NEWS
Susan Reimer | January 13, 2014
Can you believe it? Just when we need it most, there may be a shortage of Velveeta. The marigold-colored cheese product that melts so smoothly may be missing from your grocer's shelves - it doesn't require refrigeration - just as the NFL playoffs and Super Bowl loom. Football fans are facing a dip crisis. An enterprising reporter for Advertising Age magazine discovered the possibility of a Velveeta shortage when customers noticed there wasn't any to be had in a couple of East Coast grocery stores.
SPORTS
By Childs Walker, The Baltimore Sun | December 27, 2013
After three years of pain, Maryland football fans just wanted a chance to party in the waning days of a season. So smiles abounded in Annapolis on Friday as Terps supporters gathered to celebrate the program's first bowl appearance since 2010. The Military Bowl might be far from the pinnacle of college football. And plenty of Maryland fans might retain misgivings about third-year coach Randy Edsall. But given the negativity that surrounded the program just a few months ago, as injuries threatened to derail another season, the late-December game against Marshall struck many as a perfectly fine holiday gift.
NEWS
Susan Reimer | October 6, 2013
The Baltimore Sun Malcolm Gladwell, the engaging writer who finds connections in the happenstance that help explain our world, started this discussion with an article he wrote for New Yorker magazine way back in October of 2009, titled "Offensive Play. " Is it morally acceptable to watch football when it is clear that the game is irretrievably harmful to those who play it? Is it ethical to watch injuries being inflicted for entertainment's sake? "Watching a violent sport is not a morally neutral act," he said in the weeks after his article stirred the hornet's nest.
NEWS
By Leonard Pitts Jr | June 16, 2013
See if this makes sense to you: For years, I've argued with certain African-American people about their insistence upon using the so-called N-word which, to my ears, is, inalterably, a statement of self-loathing. They say I don't understand. They say the word no longer means what it has always meant. They say it's just a friendly fraternal greeting. I say one cannot arbitrarily decide that a word -- especially an old and bloodstained word -- suddenly means something other than what it always has. I say that while language does change over time, it doesn't do so because a few of us want it to or tell it to. And I say that if I call you an "idiot," but say that "idiot" now means "genius," you will be no less insulted.
EXPLORE
EDITORIAL FROM THE AEGIS | February 5, 2013
It's been a heck of a year for football fans in Harford County. Fans were treated the excitement of what has become one of the great rivalries in professional sports as the Ravens and Steelers split the pair of games they played in the regular season. The home team then went on to redeem itself in the post season following a heartbreaking final playoff game in 2011. And, oh yeah, there was the Super Bowl. For those keeping track, it's the second big game victory for the Ravens and the third for a Baltimore team.
ENTERTAINMENT
by Richard Gorelick and The Baltimore Sun | January 20, 2013
The Ravens game on Sunday wasn't expected to hit restaurant businesses as hard as last Saturday's game did. For one thing, Sunday isn't a traditional money-maker for restaurants. But Sotto Sopra, which hosts popular monthly opera nights on Sunday evening, appears to be taking a hit. On Sunday afternoon, the restaurant used its Facebook page to drum up a replacement cast of diners. "Wow we just lost 40 people for opera night thanks to the Ravens game," the post said, quickly adding, "Well we support them all the way and you get a "Ravens" deal.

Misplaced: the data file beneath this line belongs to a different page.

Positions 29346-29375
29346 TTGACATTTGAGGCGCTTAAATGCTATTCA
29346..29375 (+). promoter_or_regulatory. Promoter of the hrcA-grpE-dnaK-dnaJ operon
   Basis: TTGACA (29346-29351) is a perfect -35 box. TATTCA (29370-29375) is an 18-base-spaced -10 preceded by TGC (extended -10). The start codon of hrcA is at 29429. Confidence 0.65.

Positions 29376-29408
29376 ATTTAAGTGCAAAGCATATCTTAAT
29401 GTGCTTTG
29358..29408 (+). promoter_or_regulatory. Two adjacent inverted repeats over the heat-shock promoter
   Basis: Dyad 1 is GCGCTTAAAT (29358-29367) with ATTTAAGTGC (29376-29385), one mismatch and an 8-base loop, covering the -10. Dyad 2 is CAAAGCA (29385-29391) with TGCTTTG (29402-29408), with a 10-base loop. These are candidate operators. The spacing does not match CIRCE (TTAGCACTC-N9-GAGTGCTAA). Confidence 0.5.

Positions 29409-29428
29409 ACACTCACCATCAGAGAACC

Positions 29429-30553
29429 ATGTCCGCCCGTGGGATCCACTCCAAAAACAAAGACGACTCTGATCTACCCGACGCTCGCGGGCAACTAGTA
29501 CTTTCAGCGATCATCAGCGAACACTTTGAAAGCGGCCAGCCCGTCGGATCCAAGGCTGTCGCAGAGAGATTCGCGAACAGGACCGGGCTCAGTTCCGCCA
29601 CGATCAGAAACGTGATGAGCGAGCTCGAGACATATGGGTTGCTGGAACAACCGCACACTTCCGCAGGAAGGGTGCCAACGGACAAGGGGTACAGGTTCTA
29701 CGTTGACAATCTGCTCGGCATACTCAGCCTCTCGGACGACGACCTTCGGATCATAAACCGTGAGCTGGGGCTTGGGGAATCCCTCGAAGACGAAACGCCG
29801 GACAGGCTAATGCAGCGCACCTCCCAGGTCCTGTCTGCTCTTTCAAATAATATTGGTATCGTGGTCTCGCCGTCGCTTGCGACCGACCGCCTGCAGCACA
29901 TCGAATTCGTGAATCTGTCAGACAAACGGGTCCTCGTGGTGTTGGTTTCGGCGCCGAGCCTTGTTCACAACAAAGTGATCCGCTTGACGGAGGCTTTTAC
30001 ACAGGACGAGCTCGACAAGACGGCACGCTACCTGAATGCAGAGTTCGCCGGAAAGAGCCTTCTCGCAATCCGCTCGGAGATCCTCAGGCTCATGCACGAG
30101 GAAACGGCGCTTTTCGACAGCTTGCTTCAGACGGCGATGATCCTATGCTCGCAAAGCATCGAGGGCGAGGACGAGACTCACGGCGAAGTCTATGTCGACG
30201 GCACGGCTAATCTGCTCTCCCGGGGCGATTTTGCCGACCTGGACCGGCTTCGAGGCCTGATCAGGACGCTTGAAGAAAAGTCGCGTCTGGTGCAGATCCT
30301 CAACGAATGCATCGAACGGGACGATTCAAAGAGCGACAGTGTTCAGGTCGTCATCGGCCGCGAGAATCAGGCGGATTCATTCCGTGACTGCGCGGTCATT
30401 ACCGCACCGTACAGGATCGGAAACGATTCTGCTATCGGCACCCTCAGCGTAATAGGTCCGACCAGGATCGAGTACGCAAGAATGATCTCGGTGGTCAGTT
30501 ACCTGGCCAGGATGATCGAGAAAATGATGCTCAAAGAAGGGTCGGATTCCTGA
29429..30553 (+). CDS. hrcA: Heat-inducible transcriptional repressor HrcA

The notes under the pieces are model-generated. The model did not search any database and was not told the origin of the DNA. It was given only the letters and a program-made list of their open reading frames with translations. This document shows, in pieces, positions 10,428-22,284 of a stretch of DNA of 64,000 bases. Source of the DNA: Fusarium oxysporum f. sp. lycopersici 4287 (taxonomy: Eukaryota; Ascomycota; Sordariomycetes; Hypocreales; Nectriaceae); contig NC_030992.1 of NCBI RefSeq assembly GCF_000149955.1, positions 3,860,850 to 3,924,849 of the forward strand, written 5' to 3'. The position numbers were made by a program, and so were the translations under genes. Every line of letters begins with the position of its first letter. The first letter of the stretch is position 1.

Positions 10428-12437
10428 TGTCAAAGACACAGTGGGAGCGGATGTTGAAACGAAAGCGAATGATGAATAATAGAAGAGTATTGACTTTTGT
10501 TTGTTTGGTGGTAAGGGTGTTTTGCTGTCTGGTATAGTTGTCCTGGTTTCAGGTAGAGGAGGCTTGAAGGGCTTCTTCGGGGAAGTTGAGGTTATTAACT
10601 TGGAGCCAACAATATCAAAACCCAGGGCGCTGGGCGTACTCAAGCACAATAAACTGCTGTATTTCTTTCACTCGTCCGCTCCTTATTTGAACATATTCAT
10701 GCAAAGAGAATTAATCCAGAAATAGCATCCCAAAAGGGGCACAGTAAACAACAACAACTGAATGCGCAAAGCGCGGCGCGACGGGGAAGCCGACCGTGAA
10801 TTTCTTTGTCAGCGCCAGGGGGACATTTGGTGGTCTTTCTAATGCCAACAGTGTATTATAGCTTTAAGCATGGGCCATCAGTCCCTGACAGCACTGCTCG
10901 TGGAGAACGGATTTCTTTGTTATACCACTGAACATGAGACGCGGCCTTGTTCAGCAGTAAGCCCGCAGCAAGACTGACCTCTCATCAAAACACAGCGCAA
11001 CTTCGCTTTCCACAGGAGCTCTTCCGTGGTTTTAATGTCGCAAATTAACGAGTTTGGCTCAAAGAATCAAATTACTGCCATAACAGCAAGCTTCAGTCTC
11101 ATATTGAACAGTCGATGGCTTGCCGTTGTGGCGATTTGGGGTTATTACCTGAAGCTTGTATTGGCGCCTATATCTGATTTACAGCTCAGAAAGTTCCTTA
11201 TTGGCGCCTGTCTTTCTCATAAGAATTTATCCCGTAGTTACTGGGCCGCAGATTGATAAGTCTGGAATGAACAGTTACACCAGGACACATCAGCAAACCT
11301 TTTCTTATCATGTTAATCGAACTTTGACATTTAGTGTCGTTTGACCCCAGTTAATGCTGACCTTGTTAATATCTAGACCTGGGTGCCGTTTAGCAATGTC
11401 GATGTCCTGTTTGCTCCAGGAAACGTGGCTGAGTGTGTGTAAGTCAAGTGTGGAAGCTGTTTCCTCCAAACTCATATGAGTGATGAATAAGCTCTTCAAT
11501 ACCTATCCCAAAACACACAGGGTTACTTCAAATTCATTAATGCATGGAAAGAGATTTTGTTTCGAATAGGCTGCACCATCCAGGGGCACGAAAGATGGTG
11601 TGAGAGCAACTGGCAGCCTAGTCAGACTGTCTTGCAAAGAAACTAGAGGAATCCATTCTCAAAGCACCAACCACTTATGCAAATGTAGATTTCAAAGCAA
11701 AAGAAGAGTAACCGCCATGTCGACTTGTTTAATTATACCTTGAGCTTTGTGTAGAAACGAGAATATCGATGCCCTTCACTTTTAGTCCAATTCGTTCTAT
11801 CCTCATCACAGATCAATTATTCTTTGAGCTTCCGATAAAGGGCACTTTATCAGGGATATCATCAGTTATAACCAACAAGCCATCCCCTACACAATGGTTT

SPORTS
By RICK MAESE | November 22, 2006
For the first time in a two-week period, the band is silent. We're standing inside the tunnel, and even though thousands of football fans are in their seats outside, all I can hear are those fears and worries that have bothered me since I joined the Marching Ravens. Only on this day, the doubts aren't whispering in the back of my head. They're screaming, fighting to be heard over the crowd noise. We're about to leave the tunnel, and I know exactly how this is supposed to look. I'd seen the marching band's pre-game routine many times.
FEATURES
By Rob Hiaasen and Rob Hiaasen,SUN STAFF | September 28, 1996
Bye weeks are beautiful. Football fans can honestly say the Ravens haven't lost since the summer.Way back then, the Houston Oilers drilled the Ravens. We forget the score, it was so long ago. The point is Baltimore football fans don't need to be reminded it's a long season, etc. We have patience. We are loyal -- up to a point.If the Ravens do beat the New Orleans Saints, the Ravens run ZTC their fall record to 1-0. If they lose tomorrow to the 0-4 Saints, be prepared for the Agony of Quotes.
NEWS
December 20, 2012
With the possible exception of Mayan calendar followers and all others who expect the world to end in a matter of hours, is there a gloomier bunch around metropolitan Baltimore than Ravens fans? Rarely in the history of professional sports have people with so little to grouse about made themselves so miserable. It can't be a Baltimore thing. Just three months ago, this city was thrilled over the unexpected good fortune of a hometown team that hoped to - in the final days of its season - capture a playoff spot.
SPORTS
December 13, 2012
Everyone can relax now that NASA has put out a video - 10 days ahead of time - explaining why the world didn't end on Dec. 21, which is the final day of the Mayan Calendar and has long been a popular focus of goofball doomsday theorists. The nation's highly respected space agency filmed the YouTube video with the original intention of releasing it on Dec. 22, since it's entitled “Why the World Didn't End Yesterday.” I'm guessing they released it early to avert a Stub Hub meltdown caused by fatalistic football fans trying to dump their tickets for Week 16. Whatever the reason, Ravens fans can rest easy that the only doomsday scenario that might play out over the next nine days is the possibility of M&T Bank Stadium being torched by both Peyton and Eli Manning.